The Off Key
White Bear Theatre
Reviewed – 6th October 2020
“Glynn-Whitehead’s pure vocals are a fine counterpoint to Mackie’s Dylanesque rasp”
We are in a small music venue, in a nondescript location somewhere in the UK. It has the feel of an open-mic club as two characters sit onstage waiting for the audience to find their seats. Eventually, and tentatively, they introduce themselves as Sam and Liv. Initially apologetic, they quickly get into their stride, pouring their hearts out to us through song. Between the numbers we are taken backstage, or back to their bedsit, where we watch them pour their hearts out to each other.
It is difficult to classify “The Off Key”. It is not a music gig, nor is it a play with music. But it is definitely dramatic in its unrestricted language and insight into the construction of each song. Writer and director Scott Mackie (who also plays Sam) cannot be accused of sidestepping. The subject matter isn’t likely to knock you down, however, as it charts the somewhat familiar territory of a love won and lost affair; but the humour and honesty that Mackie brings to the narrative are its driving force.
Set during lockdown, Sam and Liv are both songwriters struggling to make ends meet. They met at one of Sam’s music gigs (presumably before lockdown) where Liv (Molly Glynn-Whitehead) was in the audience. In time honoured, troubadour style he woos her with a song: “I Like You, Break Up with Your Boyfriend for Me”. Overcoming the initial embarrassment at being singled out, Liv does what she is asked, and the new couple soon discover the truth behind many famous song lyrics – most notably U2’s “With or Without You” springs to mind. Their love affair is quite a whirlwind and they reach the argument stage in breakneck speed. Which is where the momentum starts to idle. The dialogue remains just as caustic, Mackie’s style reminiscent of Patrick Marber or Nick Hornby, but the issues are too commonplace and superficial for the evident chemistry between the actors to react explosively.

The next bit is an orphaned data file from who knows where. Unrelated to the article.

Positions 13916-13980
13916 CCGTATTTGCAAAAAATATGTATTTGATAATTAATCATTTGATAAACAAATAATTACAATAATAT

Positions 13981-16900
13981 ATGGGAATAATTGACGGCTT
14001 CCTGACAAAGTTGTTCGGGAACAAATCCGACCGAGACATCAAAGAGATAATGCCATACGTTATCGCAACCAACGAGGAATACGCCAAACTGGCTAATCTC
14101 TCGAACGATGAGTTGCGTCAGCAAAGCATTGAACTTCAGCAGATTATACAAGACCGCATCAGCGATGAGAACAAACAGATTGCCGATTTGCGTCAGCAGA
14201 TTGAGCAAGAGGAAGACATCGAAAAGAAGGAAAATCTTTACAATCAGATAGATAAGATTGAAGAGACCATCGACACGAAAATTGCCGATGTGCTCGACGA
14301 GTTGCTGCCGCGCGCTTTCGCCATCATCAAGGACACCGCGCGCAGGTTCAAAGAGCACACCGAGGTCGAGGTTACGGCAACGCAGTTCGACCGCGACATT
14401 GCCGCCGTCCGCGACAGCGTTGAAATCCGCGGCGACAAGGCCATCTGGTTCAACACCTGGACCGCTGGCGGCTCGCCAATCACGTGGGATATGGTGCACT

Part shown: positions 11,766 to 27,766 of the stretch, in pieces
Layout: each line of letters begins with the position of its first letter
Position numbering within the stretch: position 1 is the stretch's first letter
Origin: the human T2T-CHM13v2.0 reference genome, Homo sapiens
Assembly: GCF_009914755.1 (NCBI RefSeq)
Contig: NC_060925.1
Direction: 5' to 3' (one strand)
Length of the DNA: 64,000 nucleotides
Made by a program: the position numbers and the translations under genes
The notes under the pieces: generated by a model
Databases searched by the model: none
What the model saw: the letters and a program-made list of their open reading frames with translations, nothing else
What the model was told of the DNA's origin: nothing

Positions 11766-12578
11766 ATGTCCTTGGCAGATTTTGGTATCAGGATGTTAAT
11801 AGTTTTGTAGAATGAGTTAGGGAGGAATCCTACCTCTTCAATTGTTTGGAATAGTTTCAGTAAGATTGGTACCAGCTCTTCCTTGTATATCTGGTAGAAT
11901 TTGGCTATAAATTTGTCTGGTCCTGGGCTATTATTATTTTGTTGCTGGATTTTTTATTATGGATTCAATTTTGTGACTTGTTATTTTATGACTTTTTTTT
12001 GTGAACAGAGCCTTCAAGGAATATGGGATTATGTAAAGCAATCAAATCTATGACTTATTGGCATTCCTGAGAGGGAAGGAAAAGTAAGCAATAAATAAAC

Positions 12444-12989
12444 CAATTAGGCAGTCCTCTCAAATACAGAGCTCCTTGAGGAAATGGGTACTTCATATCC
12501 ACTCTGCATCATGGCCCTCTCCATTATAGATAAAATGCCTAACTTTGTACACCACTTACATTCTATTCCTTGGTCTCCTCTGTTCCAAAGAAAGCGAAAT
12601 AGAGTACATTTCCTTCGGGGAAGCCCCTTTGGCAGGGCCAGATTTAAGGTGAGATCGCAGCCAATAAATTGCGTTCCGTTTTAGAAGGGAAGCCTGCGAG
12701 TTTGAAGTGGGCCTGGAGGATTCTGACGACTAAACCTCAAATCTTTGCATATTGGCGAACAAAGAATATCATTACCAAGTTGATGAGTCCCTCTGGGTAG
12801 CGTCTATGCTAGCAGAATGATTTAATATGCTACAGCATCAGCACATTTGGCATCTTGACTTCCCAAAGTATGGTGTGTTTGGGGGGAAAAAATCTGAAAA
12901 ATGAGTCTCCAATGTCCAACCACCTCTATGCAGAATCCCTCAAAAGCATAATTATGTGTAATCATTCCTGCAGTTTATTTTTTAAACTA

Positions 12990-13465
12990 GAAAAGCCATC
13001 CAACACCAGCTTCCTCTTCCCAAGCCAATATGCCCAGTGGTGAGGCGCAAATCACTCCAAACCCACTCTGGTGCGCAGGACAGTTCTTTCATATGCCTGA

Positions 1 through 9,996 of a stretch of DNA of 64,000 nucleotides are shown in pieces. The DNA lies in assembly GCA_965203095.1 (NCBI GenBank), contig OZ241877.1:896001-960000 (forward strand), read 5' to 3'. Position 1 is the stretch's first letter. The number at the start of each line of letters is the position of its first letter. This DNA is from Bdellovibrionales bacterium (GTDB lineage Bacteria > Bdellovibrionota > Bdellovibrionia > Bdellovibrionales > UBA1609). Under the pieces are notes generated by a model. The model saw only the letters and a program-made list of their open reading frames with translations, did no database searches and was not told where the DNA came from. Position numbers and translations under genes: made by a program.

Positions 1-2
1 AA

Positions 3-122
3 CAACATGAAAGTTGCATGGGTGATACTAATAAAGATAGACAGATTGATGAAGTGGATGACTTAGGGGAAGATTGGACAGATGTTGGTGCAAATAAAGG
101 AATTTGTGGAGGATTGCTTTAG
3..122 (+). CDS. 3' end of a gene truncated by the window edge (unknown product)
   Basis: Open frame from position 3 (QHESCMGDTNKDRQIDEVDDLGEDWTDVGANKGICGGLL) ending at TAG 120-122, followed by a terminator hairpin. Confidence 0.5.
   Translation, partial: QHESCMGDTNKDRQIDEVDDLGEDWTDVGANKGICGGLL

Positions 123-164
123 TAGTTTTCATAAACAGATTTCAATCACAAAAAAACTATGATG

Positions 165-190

Glynn-Whitehead’s pure vocals are a fine counterpoint to Mackie’s Dylanesque rasp, and while their stage personas repeatedly fail to get it together, the two singers are effortlessly in harmony. Glynn-Whitehead’s solos are a high point. She doesn’t always appear sure of her character, but she sings with an emotional confidence and depth that touches the heart.
The title has a double meaning. At one point Sam gives a eulogy at his mother’s funeral. “She couldn’t hold a tune to save her life… but that’s not what killed her”. The comedy sits perfectly comfortably with the pathos; just as the two performers are in tune with each other. There is nothing off key about this production. The name also alludes to the ‘off key’ – the ability to switch off. Sam and Liv are constantly desiring to switch off their feelings for one another. “The Off Key” resonates with familiarity while the tunes reverberate long into the night. At ninety minutes, though, it overstretches itself. Pressing the ‘off key’ slightly earlier would add more punch to this hard hitting yet light hearted modern love story.
Reviewed by Jonathan Evans
The Off Key
White Bear Theatre until 10th October
Previously reviewed at this venue: